The land which is fit for potatoes, is fit for almost every other ufeful vegetable. If they occupied the fame proportion of cultivated land which corn does at prefent, they would regulate, in the fame manner, the rent of the greater part of other cultivated land.
In fome parts of Lancashire it is pretended, I have been told, that bread of oatmeal is a heartier food for labouring people than wheaten bread, and I have frequently heard the fame doctrine held in Scotland. I am, however, fomewhat doubtful of the truth of it. The com
mon people in Scotland, who are fed with oat- C HA P. meal, are in general neither fo ftrong nor fo handfome as the fame rank of people in England who are fed with wheaten bread. They neither work fo well, nor look fo well; and as there is not the fame difference between the people of fashion in the two countries, experience would feem to fhow, that the food of the common people in Scotland is not fo fuitable to the human conftitution as that of their neighbours of the fame rank in England. But it feems to be otherwife with potatoes. The chairmen, porters, and coal-heavers in London, and thofe unfortunate women who live by prostitution, the ftrongeft men and the most beautiful women perhaps in the British Dominions, are faid to be, the greater part of them, from the loweft rank of people in Ireland, who are generally fed with this root. No food can afford a more decifive proof of its nourishing quality, or of its being peculiarly fuitable to the health of the human constitution.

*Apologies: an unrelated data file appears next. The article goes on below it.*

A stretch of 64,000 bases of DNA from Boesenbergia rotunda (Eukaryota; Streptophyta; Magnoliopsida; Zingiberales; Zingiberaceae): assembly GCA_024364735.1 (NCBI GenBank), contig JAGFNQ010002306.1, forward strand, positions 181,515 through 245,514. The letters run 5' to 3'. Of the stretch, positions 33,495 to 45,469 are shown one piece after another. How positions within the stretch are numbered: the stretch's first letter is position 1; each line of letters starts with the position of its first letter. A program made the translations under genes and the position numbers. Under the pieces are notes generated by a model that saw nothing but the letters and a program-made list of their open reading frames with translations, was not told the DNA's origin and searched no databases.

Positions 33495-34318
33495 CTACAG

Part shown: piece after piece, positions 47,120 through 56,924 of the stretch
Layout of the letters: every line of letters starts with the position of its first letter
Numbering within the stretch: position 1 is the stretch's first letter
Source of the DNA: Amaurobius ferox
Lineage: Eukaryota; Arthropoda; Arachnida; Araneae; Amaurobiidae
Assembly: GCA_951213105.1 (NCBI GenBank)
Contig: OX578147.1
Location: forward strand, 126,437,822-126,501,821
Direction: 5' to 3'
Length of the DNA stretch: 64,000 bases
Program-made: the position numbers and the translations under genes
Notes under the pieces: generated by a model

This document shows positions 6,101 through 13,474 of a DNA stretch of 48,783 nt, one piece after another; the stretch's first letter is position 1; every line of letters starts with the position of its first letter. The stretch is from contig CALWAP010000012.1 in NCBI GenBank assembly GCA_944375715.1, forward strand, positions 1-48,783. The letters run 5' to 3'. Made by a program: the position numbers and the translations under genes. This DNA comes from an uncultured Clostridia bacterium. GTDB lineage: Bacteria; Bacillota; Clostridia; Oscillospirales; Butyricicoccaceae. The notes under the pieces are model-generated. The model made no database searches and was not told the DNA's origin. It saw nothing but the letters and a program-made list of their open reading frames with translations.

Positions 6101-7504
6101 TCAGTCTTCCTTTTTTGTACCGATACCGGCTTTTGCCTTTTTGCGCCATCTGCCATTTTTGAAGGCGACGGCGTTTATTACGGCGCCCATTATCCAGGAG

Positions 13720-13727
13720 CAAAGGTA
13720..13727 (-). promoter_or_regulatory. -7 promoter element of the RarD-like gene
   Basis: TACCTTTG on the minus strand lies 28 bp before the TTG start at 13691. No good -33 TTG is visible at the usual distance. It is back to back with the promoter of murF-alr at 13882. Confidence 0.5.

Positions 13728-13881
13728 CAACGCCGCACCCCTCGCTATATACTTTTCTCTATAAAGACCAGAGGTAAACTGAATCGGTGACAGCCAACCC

It is difficult to preferve potatoes through the year, and impoffible to store them like corn, for two or three years together. The fear of not being able to fell them before they rot, difcourages their cultivation, and is, perhaps, the chief obftacle to their ever becoming in any great country, like bread, the principal vegetable food of all the different ranks of the people.